An Antarctic discovery in April of 2011 could help scientists better understand the conditions under which the planet's primitive life-forms thrived. “It’s like going back to early Earth,” says Dawn Sumner, a geobiologist at the University of California, Davis, describing her explorations of the eerie depths of East Antarctica’s Lake Untersee where Sumner and her colleagues, led by Dale Andersen of the SETI Institute in Mountain View, Calif., discovered otherworldly mounds of Photosynthetic microbial stromatolites.
Lake Untersee is located at 71°20'S, 13°45'E in the Otto-von-Gruber-Gebirge (Gruber Mountains) of central Dronning Maud Land. [Download Google Earth .kmz file of Lake Untersee]. The lake is 563 meters above sea level, with an area of 11.4 square kilometers and is the largest surface lake in East Antarctica.
The purple-bluish mounds are composed of long, stringy cyanobacteria, ancient photosynthetic organisms. Similar to coral reef organisms, the bacteria takes decades to build each layer in Untersee’s icy waters, Sumner said, so the mounds may have taken thousands of years to accumulate.
Today, stromatolites are found in only a few spots in the ocean, including off the western coast of Australia and in the Bahamas. They they have also been found thriving in freshwater environments, such as super-salty lakes high in the Andes and in a few of Antarctica’s other freshwater lakes.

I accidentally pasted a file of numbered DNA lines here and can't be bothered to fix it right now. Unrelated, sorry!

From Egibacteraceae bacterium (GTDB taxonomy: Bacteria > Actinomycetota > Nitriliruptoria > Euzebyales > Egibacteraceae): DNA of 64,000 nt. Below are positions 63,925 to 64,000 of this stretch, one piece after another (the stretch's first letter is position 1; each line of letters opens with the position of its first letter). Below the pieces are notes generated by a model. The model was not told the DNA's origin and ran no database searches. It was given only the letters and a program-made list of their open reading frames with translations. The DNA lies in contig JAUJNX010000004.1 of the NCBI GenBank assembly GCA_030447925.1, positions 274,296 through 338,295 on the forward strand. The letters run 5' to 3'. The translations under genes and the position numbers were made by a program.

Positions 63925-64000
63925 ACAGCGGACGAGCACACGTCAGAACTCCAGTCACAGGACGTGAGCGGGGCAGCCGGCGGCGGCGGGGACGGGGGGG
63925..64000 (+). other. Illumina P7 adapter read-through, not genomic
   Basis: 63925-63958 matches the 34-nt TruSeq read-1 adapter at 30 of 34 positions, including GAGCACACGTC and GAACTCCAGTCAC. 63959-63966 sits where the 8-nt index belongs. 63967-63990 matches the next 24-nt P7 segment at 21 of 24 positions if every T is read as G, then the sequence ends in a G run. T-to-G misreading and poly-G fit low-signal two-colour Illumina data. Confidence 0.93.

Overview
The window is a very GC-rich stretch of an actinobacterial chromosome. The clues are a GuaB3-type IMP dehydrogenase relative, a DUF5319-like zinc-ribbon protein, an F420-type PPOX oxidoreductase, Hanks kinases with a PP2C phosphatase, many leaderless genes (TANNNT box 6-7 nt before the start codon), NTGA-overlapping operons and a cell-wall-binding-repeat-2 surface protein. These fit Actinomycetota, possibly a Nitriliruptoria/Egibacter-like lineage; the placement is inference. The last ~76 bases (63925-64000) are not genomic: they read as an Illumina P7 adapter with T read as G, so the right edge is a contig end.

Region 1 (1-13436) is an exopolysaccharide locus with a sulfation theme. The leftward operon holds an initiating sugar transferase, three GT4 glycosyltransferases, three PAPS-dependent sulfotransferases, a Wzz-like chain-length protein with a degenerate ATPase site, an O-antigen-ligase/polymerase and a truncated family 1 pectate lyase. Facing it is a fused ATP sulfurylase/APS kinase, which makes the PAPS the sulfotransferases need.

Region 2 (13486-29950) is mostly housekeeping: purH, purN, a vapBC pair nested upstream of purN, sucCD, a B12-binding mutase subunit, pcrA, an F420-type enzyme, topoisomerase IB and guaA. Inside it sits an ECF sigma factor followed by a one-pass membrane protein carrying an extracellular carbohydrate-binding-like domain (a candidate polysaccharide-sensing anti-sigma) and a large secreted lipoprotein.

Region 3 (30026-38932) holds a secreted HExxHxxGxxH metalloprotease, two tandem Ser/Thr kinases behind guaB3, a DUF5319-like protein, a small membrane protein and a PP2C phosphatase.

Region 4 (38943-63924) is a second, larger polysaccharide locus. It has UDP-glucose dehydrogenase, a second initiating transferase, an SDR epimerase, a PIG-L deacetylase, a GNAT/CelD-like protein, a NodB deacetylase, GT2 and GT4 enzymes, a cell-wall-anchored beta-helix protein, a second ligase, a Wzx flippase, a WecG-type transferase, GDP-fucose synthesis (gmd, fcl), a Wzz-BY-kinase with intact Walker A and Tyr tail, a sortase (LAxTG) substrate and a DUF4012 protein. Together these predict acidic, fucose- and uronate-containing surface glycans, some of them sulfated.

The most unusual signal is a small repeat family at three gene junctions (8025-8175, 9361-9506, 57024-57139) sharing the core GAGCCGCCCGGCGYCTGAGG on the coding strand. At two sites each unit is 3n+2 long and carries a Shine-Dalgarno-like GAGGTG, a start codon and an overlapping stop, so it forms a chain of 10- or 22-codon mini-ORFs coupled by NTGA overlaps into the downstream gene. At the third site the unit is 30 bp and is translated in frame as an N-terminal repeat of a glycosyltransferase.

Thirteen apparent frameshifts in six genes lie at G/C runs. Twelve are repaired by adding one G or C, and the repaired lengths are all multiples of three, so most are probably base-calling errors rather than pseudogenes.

But scientists the size and shape of the purplish stromatolite mounds built by Phormidium bacteria in Untersee's extremely alkaline waters and high concentrations of dissolved methane, are unique reaching up to half a meter high, dotting the lake floor. “It totally blew us away,” Andersen said. “We had never seen anything like that.”
The stromatolite mounds were found adjacent to smaller, pinnacle-shaped lumps made of another bacterial group, Leptolyngbya.
“Everywhere else that we’ve looked you have a gradation between the structures,” like in bacterial mats sprawling around Yellowstone’s hot springs, she said. “There’s something very special about this particular example that’s allowing these large conical stromatolites to form.”
Andersen’s team has also studied Lake Vanda, which has a more transparent ice cover that lets more light penetrate, and Lake Joyce, with its thicker ice, which constrains how far down photosynthesizing organisms can grow, without finding large conical stromatolites there.
The Daily Galaxy via astrobiology.com
Image Credit: Dale Andersen
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